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Hemp History

A Brief History of Hemp

Hemp is one of the most misunderstood plants on Earth. It didn’t used to be this way…In the 5,000+ years we’ve cultivated hemp, it’s gone through many drastic changes.

Royally required

In 1563, Queen Elizabeth I decreed that all people owning more than 60 acres of land would be fined if they didn’t grow hemp.

Within the next 15 years, the first books detailing medicinal effects were written.


Growing hemp is the law.

In some U.S. states, hemp was legally required for farmers to grow. They could be sent to jail for not growing the plant.

Hemp was extremely valuable for fabrics and food. To understand just how valuable, consider that from 1631 through the early 1800’s, you could pay your taxes with hemp. That’s 200 years as a legal form of tender.


The Mexican Revolution: is “Marijuana” Racist?

You might’ve noticed that the word “marijuana” sounds Spanish.

Over many years, cannabis cultivators manipulated the plant so much that eventually you got what’s now known as marijuana. Although, it wasn’t given this name until later.

Before 1910, the word “marijuana” didn’t exist. It was just called cannabis.

Then, between 1910-1920, there was a huge surge in legal Mexican immigrants. Although cannabis was already popular in the U.S. for its versatility, smoking it wasn’t common until introduced by immigrants.


Yeah, that was definitely racist.

Racism is a huge, unfortunate part of our history. So as we know, this increase in immigrants wasn’t accepted by everyone.

When a bill was passed to criminalize the plant, it was called “locoweed.” This attack on cannabis wasn’t just about its newfound recreational uses. Don’t believe me? Here’s a quote from the first director of the Federal Bureau of Narcotics, Harry Anslinger:

Marijuana is the most violence-causing drug in the history of mankind… Most marijuana smokers are Negroes, Hispanics, Filipinos and entertainers. Their satanic music, jazz and swing, result from marijuana usage.

Still not sure? Here’s one more:

Reefer makes darkies think they’re as good as white men…the primary reason to outlaw marijuana is its effect on the degenerate races.

If this part of cannabis’ history doesn’t make you cringe, we’re not sure what will.

You might be wondering now —it it OK to call it marijuana?

Some people avoid the word as if a malevolent wizard cursed it, but so much time has passed that it doesn’t hold the same meaning it once did. So don’t feel bad using it!


The downfall of hemp

Public opinion of this innocent plant took a turn for the worst. Thanks to propaganda films like Reefer Madness and yellow journalism, people were convinced that cannabis could turn a person violent and evil.

In 1941, the Marihuana Tax Act was established, lumping hemp into the same category as it’s infamous cousin, marijuana. This act created a bunch of new regulations that made it near impossible for farmers to grow hemp. This unfortunately lead to a redesign of Henry Ford’s first concept car, which was originally designed to be fueled with hemp.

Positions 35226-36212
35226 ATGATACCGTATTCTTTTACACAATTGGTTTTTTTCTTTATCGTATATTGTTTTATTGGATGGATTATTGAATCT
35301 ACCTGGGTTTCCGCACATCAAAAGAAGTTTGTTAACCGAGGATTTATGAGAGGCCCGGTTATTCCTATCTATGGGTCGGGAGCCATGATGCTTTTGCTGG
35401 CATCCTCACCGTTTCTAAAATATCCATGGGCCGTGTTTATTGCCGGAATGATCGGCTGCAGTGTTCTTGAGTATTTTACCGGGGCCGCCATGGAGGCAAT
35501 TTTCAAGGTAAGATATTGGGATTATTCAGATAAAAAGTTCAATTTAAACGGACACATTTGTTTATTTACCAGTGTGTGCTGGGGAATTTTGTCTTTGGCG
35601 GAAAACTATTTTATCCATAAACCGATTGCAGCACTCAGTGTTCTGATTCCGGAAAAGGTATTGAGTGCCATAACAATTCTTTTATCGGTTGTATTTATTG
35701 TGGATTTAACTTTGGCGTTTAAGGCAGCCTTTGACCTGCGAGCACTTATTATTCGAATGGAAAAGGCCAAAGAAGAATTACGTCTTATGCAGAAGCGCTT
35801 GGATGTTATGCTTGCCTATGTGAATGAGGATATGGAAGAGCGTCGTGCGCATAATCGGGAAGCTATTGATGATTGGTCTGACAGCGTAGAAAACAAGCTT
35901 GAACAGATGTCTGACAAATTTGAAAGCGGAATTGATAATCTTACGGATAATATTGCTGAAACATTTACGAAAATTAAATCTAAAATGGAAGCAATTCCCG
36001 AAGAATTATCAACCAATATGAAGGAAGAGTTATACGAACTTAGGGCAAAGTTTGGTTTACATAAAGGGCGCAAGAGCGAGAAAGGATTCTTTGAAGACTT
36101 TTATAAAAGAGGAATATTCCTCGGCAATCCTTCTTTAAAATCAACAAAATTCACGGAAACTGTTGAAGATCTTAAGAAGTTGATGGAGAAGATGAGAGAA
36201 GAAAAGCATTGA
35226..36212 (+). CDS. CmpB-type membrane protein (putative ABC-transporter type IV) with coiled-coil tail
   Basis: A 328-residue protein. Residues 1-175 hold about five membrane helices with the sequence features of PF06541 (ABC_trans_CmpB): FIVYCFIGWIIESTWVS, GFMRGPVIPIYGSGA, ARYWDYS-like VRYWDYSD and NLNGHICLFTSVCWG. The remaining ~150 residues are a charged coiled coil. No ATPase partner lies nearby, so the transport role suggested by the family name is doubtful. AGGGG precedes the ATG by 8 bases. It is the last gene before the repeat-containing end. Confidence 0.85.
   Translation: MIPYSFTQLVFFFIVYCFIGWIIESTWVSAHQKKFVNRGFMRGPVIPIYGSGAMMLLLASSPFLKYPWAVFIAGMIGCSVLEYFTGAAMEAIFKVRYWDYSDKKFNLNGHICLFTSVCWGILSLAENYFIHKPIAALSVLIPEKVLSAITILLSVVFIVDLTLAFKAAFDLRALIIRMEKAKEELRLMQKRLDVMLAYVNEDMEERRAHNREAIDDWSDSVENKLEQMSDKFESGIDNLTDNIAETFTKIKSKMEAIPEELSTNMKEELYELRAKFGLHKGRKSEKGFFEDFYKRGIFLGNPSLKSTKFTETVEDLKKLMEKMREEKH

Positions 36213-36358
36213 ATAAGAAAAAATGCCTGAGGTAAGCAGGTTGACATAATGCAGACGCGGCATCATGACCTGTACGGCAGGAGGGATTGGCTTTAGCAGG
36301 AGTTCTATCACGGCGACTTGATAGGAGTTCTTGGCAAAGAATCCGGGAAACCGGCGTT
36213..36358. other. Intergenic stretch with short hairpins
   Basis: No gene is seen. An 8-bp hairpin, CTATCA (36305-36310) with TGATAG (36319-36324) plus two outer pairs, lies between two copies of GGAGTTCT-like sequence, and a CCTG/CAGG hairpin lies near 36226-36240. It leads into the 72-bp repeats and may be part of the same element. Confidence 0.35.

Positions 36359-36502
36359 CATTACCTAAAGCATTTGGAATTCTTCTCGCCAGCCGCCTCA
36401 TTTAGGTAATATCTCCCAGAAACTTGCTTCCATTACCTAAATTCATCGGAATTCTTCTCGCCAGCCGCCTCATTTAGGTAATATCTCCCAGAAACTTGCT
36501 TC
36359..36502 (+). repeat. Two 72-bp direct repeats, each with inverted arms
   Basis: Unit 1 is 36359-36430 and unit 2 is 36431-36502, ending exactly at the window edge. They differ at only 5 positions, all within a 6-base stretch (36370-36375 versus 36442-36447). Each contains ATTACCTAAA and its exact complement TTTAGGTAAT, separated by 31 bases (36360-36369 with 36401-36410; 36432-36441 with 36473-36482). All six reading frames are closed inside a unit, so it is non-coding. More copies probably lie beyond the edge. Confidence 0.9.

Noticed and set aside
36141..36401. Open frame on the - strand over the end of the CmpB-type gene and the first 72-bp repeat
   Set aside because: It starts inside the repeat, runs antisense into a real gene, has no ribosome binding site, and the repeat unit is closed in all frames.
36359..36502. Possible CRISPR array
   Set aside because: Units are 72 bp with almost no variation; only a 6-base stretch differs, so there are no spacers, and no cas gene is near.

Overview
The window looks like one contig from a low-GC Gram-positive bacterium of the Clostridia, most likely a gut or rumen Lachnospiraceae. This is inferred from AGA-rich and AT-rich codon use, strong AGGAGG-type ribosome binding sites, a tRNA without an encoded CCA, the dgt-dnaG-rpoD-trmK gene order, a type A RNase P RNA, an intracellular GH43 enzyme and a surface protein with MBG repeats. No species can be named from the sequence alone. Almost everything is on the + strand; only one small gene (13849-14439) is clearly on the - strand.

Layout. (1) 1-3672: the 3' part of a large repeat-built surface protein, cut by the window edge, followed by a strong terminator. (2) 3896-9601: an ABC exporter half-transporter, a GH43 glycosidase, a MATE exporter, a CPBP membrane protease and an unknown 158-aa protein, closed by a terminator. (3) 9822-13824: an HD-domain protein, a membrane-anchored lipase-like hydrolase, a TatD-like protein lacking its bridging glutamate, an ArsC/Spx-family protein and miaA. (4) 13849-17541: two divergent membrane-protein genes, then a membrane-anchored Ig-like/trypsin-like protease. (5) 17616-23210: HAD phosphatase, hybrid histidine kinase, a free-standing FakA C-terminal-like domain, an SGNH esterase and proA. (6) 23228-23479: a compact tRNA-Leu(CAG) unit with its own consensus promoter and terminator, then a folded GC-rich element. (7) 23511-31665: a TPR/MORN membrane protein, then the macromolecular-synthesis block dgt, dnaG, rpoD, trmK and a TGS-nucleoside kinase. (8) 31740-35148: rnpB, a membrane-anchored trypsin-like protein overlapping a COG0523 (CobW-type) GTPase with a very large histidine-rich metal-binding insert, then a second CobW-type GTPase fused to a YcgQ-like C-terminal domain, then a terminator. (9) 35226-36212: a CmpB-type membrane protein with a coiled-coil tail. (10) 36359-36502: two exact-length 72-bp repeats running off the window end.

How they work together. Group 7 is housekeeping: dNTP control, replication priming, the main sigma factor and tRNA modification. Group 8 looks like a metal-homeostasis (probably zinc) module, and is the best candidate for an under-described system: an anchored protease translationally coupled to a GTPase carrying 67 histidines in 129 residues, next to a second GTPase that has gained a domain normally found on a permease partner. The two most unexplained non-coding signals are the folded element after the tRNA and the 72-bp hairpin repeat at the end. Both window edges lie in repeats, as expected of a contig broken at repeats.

Hemp for Victory

Hemp is an exceptionally versatile plant, used to make thousands of products. It was especially useful in the 1940’s to make cordage and strong sails for the navy.

During World War II, Japan cut off our access to hemp, so the U.S. government created a campaign (and accompanying film) called Hemp for Victory. They encouraged farmers throughout the country to grow hemp to support war efforts.

But as soon as the war ended, farmers’ license to grow were revoked and the Hemp For Victory campaign seemed to vanish.



If we know hemp is so useful —why are we playing this game?

Hemp doesn’t have recreational value. It grows quickly and removes toxins from soil. This is so well-known, in fact, that you can find hemp strategically planted around Chernobyl in an effort to help clean the soil and air.

Like a lot of unjust laws in U.S. history, hemp was shunned for its appearance.

Cannabis, or Cannabis L. Sativa, is a familiar term. When most people hear that word, they play Word Association in their head by translating it to “marijuana.”

What we need to realize is that Cannabis is a species. Both hemp and marijuana come from it, but that doesn’t make them the same. It’s like red apples vs. green apples; they’re both apples, but clearly have genetic differences setting them apart.


Hemp and Marijuana: Words of the Past?

There are countless strains of cannabis in the world today. Summing them up as hemp or marijuana doesn’t always do them justice.

Hemp, or “industrial hemp” as its often called, is defined as having 0.3% or less of the psychoactive compound delta-9 tetrahydrocannabinol (THC).

This is already starting to happen, but down the road we foresee more people labeling cannabis by its cannabinoid profile instead. For instance, many people who want cannabis for health purposes rather than recreational, might search for high-CBD / low-THC cannabis strains.


2014 U.S. Farm Bill

About every 5 years, a new bill is passed regarding agriculture and food policy of the federal government. President Obama signed the 2014 farm bill into law, which defines industrial hemp as distinct from marijuana. It also allowed for some universities to start research programs; a necessary step to discover what CBD can do.

Fast forward to today, hemp is making a serious comeback. Many states have recognized the values of this amazing plant by legalizing medical cannabis. While laws remain a little confusing at times, it’s important to know that properly sourced hemp products are legal in all 50 states.

There’s an increasing market for nutritional supplements made with imported CBD hemp oil, which you can buy online in the form of drops, vapes, chocolates, lotions, and more.

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Topic: Hemp, Cannabis & Marijuana

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